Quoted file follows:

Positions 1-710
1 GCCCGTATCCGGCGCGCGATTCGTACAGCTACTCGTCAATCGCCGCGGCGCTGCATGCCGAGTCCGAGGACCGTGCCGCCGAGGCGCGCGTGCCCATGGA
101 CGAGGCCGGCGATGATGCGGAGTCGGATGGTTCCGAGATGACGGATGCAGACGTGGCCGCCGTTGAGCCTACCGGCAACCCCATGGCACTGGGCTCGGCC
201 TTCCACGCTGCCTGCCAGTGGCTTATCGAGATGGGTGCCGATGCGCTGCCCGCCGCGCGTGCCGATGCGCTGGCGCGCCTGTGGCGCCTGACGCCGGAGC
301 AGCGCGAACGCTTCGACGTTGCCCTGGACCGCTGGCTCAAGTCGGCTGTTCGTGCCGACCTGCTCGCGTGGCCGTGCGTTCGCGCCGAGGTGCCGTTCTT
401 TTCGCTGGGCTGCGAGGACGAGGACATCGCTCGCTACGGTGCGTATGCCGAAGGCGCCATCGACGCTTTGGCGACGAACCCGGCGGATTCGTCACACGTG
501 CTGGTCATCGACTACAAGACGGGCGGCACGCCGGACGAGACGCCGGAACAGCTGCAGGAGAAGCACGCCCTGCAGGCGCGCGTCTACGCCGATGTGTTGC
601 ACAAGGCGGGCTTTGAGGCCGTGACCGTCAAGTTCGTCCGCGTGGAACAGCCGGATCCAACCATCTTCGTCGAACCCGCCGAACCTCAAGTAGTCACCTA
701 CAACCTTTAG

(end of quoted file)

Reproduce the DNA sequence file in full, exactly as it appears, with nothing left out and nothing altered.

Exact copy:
Positions 1-710
1 GCCCGTATCCGGCGCGCGATTCGTACAGCTACTCGTCAATCGCCGCGGCGCTGCATGCCGAGTCCGAGGACCGTGCCGCCGAGGCGCGCGTGCCCATGGA
101 CGAGGCCGGCGATGATGCGGAGTCGGATGGTTCCGAGATGACGGATGCAGACGTGGCCGCCGTTGAGCCTACCGGCAACCCCATGGCACTGGGCTCGGCC
201 TTCCACGCTGCCTGCCAGTGGCTTATCGAGATGGGTGCCGATGCGCTGCCCGCCGCGCGTGCCGATGCGCTGGCGCGCCTGTGGCGCCTGACGCCGGAGC
301 AGCGCGAACGCTTCGACGTTGCCCTGGACCGCTGGCTCAAGTCGGCTGTTCGTGCCGACCTGCTCGCGTGGCCGTGCGTTCGCGCCGAGGTGCCGTTCTT
401 TTCGCTGGGCTGCGAGGACGAGGACATCGCTCGCTACGGTGCGTATGCCGAAGGCGCCATCGACGCTTTGGCGACGAACCCGGCGGATTCGTCACACGTG
501 CTGGTCATCGACTACAAGACGGGCGGCACGCCGGACGAGACGCCGGAACAGCTGCAGGAGAAGCACGCCCTGCAGGCGCGCGTCTACGCCGATGTGTTGC
601 ACAAGGCGGGCTTTGAGGCCGTGACCGTCAAGTTCGTCCGCGTGGAACAGCCGGATCCAACCATCTTCGTCGAACCCGCCGAACCTCAAGTAGTCACCTA
701 CAACCTTTAG